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Hawaii storm sets rainfall records

January 1, 2014 - 8:50am

Rainfall amounts

Rainfall amounts taken from 10 a.m. Sunday through 8 a.m. Tuesday in inches.

- Waiakea Uka: 20.46

- Big Island Dairy: 19.70

- Waiakea: 18.74

- Honokaa: 11.49

- Hilo International Airport: 11.18

- Kawainui Stream: 7.97

- Pahoa: 7.12

- Waimea: 7.12

- Saddle Road quarry: 2.16

- Mountain View: 2.11

- Waimea upper: 1.55

- Waimea plain: 1.52

- Kahua Ranch: 1.34

- Pua Akala: 1.19

The storm that pummeled East Hawaii this week was one for the record books.

In addition to producing some unusual weather, including hail in Puna and a microburst of wind that carried a roof three doors down in Hilo, the storm also set a new bar for rainfall on Monday.

The Hilo International Airport recorded 7.51 inches of rain within 24 hours, easily beating the previous record for Dec. 30 set in 1951. That record was 4.58 inches.

But even that pales in comparison to other rainfall totals.

In Waiakea Uka, 20.46 inches of rain was recorded between 10 a.m. Sunday and 8 a.m. Tuesday, making it the most drenched part of the island during the storm, according to the National Weather Service.

Big Island Dairy in Ookala was the runner-up with 19.70 inches recorded during that time period.

The Hilo airport recorded 11.18 inches during the entire storm.

Weather service meteorologist Mike Cantin said other recording stations were likely too new to offer records to break. Typically, records are set once measurements are taken consistently for 30 years or more, he said.

The storm also flooded numerous houses Monday and turned some roads into rivers.

Darryl Oliveira, Hawaii County Civil Defense administrator, said the county received about 40 requests for sand bags and had delivered more than 300 by Tuesday afternoon.

Hilo resident Richard Grothmann said his family had to work quickly to move their dogs to higher ground as their yard became covered in approximately 5 inches of water Monday evening.

“We were just scrambling,” he said. “We were trying not to panic.”

The water also seeped into their home, saturating their carpet.

Grothmann said all of the flooring will have to be replaced.

In addition to landslides along Highway 19, the storm washed a vehicle into a ditch in Hilo and caused a sinkhole near Paauilo that swallowed a truck. No injuries were reported in either incident.

The sinkhole developed on Pohakea Mauka Road on Monday morning and has grown since.

Approximately 50 residents remain isolated as a result. Oliveira said county departments are working to find an alternate route.

Initially, the Fire Department hoped to open a private road to residents but that was also washed out because of the storm, he said.

Gerald Kosaki, special operations battalion chief with the Fire Department, said a pasture road may be accessible for residents.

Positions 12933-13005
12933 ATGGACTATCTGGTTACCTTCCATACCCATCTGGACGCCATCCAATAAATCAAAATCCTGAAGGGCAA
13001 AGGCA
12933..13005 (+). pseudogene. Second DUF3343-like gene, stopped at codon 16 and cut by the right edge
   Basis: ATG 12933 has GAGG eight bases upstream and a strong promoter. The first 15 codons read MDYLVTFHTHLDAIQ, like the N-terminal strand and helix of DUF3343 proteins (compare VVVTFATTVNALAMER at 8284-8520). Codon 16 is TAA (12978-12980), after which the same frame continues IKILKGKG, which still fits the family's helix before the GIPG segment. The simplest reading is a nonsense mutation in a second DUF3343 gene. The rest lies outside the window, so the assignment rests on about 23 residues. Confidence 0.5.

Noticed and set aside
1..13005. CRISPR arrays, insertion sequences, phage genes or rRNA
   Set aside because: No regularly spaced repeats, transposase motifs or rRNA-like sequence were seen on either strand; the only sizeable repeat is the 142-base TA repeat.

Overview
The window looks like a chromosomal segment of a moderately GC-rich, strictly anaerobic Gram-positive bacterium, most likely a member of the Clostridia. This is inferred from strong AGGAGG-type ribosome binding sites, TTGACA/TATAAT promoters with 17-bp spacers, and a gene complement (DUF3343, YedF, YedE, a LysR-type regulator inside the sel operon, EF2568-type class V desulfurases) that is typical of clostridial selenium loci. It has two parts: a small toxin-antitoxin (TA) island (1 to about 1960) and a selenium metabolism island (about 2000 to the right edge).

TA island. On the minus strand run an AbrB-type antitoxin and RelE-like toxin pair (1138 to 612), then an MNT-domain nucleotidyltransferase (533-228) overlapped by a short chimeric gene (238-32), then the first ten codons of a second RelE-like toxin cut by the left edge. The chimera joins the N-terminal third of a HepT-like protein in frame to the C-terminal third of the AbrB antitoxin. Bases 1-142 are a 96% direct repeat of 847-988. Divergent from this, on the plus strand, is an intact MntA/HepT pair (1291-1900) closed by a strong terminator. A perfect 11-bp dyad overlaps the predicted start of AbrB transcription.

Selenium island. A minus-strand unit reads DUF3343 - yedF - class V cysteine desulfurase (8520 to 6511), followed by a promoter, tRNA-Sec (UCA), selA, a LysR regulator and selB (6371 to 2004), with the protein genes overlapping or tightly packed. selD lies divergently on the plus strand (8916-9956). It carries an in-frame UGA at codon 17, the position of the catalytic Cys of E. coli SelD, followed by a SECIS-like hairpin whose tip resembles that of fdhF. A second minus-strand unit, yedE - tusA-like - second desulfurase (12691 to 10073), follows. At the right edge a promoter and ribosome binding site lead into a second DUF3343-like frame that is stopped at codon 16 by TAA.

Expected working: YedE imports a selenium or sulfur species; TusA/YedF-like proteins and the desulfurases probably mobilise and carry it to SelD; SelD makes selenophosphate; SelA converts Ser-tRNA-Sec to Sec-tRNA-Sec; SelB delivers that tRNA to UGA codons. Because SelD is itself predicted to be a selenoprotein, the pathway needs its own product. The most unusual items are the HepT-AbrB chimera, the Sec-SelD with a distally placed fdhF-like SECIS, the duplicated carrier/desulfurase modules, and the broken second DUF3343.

“We’re going to utilize our chopper to look for other access areas” as well, he said.

Kosaki said the Fire Department hasn’t received any emergency calls from residents beyond the hole, but crews did help one person get around it to make a doctor’s appointment.

Dolores Ramos, Paauilo Mauka Kalopa Community Association president, said there is enough room for residents to walk single file past it. Some are using cars parked on the other side of the hole to get down the road, she said.

“They are able to use it,” Ramos said. “I don’t know how much longer because the water keeps tearing at it.”

“They are making the most of it,” she added.

While bringing plenty of rain, lightning and thunder, the storm appeared to lack wind for the most part.

That wasn’t the case for one Hilo home, which had a large chunk of its roof ripped off during an event meteorologists are calling a microburst.

The roof was taken off with enough force to apparently carry it over utility poles and drop it three houses down on top of a vehicle.

The roof landed outside the Hoopuni Street home of Raymond Kawamodo, who said he didn’t notice any wind at the time.

“All we heard was the crash,” he said.

Cantin said the gust that apparently removed the roof was likely the result of erratic winds.

It would have been a “very narrow band” since it appeared to be an isolated incident, he said.

But it would be inaccurate to call it a mini-tornado, Cantin said.

“In this case, it was more likely a burst of wind that came ashore,” he said.

Roughly 200 to 500 Hawaii Electric Light Co. customers lost power because of the storm, said operations supervisor Tony Sianez.

Power appeared to have been restored to all of them by Tuesday afternoon.

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